Nominee Wheeler lobbied for pro-biofuels org

Source: Kevin Bogardus, E&E News reporter • Posted: Friday, October 20, 2017

President Trump’s pick for deputy chief at U.S. EPA provided advice to several clients, including a prominent pro-biofuels business group, new documents show.

Andrew Wheeler, nominated to be deputy EPA administrator, provided “strategic advice and counseling” to Growth Energy, a trade association that represents ethanol producers, according to his financial disclosure report.

Wheeler, a former aide to Sen. Jim Inhofe (R-Okla.), has been working since 2009 as a principal with Faegre Baker Daniels Consulting. He did not register to lobby for Growth Energy and some other clients listed on his disclosure form, such as Archer Daniels Midland Co., General Mills Inc. and International Paper Co.

Wheeler’s disclosure of his work on behalf of Growth Energy comes during a sensitive juncture for the agency. EPA has hinted it may lower biofuel volumes required under the renewable fuel standard, which has sparked a backlash from ethanol supporters, including Growth Energy.

The kerfuffle has led to farm state Republican senators threatening to withhold support for Bill Wehrum, Trump’s nominee for EPA air chief, resulting in a postponed committee vote this week (see related story).

Wheeler also disclosed registered lobbying work on behalf of several energy clients, including Bear Head LNG Corp., Xcel Energy Inc. and coal giant Murray Energy Corp., run by vocal Trump backer Bob Murray.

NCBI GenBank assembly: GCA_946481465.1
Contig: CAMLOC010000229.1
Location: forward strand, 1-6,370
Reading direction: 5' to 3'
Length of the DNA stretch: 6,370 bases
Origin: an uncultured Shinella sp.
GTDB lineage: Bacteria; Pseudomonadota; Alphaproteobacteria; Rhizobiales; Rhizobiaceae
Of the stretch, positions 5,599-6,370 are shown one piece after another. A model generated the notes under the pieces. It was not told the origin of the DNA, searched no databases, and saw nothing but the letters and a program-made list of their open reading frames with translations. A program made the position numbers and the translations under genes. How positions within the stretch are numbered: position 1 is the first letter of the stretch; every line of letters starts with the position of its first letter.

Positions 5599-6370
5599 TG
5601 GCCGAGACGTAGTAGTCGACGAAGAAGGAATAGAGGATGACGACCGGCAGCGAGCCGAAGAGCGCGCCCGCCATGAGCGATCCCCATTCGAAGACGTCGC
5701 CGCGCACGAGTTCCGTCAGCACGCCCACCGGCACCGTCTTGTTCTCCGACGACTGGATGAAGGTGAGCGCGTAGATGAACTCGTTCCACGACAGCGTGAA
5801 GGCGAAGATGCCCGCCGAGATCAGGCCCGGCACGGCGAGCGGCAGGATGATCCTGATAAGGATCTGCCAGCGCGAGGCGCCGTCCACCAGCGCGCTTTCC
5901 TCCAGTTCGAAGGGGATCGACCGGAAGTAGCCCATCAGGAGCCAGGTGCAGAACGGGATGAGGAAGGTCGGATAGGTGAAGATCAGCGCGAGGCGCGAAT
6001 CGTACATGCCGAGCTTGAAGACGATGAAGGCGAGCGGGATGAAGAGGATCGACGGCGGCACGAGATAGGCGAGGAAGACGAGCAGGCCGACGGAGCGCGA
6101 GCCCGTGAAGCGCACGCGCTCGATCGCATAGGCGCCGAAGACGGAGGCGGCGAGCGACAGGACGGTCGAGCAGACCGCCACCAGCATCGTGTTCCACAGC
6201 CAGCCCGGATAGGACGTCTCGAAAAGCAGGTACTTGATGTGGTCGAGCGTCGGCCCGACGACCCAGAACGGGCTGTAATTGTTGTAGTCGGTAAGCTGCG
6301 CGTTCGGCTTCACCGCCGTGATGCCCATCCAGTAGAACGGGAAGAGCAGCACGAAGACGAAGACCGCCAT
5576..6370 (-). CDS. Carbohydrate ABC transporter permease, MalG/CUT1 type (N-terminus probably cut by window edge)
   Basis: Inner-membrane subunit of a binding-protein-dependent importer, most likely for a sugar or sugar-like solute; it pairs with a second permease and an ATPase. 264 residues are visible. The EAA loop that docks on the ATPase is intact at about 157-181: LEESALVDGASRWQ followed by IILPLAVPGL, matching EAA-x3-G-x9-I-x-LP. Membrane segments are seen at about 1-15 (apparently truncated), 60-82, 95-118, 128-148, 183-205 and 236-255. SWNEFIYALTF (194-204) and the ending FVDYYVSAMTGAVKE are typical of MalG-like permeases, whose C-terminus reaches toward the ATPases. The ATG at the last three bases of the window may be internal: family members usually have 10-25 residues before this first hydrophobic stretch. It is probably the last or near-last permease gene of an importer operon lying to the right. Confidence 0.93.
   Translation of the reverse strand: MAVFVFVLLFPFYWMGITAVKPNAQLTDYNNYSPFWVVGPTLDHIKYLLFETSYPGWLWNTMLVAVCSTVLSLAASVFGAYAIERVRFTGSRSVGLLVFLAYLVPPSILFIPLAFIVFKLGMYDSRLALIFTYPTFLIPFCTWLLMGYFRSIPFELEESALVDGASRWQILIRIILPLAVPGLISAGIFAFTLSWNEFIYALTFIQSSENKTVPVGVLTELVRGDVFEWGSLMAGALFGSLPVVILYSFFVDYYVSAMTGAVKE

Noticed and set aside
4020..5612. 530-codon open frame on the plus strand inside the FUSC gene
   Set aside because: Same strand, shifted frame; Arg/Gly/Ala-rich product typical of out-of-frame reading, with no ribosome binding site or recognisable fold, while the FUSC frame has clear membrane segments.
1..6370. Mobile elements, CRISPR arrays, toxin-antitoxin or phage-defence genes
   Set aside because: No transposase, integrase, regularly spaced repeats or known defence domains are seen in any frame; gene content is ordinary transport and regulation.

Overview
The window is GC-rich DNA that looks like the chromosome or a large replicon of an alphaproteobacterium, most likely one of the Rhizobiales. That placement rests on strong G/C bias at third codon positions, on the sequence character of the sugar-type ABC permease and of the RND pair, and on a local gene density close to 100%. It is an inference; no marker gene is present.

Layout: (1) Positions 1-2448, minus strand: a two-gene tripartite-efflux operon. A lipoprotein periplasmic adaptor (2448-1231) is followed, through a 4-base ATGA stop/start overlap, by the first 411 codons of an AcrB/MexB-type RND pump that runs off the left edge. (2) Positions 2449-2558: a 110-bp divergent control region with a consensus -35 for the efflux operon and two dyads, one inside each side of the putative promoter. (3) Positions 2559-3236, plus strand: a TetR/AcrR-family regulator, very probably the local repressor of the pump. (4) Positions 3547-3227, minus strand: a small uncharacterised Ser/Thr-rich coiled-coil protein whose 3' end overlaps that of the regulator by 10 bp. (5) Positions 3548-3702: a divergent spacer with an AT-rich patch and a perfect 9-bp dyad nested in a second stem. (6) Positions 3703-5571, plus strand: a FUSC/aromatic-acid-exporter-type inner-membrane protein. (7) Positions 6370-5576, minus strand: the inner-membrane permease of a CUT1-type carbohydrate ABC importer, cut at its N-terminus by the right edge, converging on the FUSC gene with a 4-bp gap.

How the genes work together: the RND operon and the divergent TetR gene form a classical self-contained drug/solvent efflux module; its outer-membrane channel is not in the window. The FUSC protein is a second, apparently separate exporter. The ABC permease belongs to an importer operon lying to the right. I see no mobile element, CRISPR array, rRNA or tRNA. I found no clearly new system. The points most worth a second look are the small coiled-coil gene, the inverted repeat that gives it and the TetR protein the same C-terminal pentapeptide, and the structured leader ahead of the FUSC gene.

His firm disclosed in amended lobbying records released this August that Wheeler was no longer acting as a lobbyist for his clients (E&E Daily, Oct. 6).

The nominee is forgoing a substantial amount of money by seeking to join EPA. Wheeler’s Faegre Baker Daniels salary and bonus was $741,074, according to his financial disclosure form.

He signed an ethics agreement as part of his confirmation process. Wheeler affirmed that if confirmed he understands he will be required to sign the president’s ethics pledge, which limits the work lobbyists can do when they join the administration.

Some appointees — like Erik Baptist, senior deputy general counsel at EPA — have secured waivers to the pledge (E&E News PM, Oct. 3).

Under the agreement, Wheeler said he will not participate in matters involving Faegre Baker Daniels or its clients for his first year at EPA. In addition, he will not involve himself in matters dealing with his own former clients for a year after he last provided them with service unless he is authorized to participate.